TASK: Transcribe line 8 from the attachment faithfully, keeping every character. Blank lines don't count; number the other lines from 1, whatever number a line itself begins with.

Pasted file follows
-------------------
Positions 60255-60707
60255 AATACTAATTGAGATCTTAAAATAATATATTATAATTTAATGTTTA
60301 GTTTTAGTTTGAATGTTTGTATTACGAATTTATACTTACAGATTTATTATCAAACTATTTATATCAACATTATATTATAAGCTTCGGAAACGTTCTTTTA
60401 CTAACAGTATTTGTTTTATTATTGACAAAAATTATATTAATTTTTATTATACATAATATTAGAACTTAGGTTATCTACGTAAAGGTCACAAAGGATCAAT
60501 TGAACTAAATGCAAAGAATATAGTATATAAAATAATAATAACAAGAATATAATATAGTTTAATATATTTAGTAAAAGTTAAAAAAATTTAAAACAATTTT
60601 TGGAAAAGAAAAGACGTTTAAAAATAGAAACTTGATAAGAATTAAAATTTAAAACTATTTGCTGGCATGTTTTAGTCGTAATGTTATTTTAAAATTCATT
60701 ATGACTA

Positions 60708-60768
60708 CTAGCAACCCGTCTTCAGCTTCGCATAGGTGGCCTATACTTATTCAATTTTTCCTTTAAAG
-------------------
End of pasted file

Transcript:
Positions 60708-60768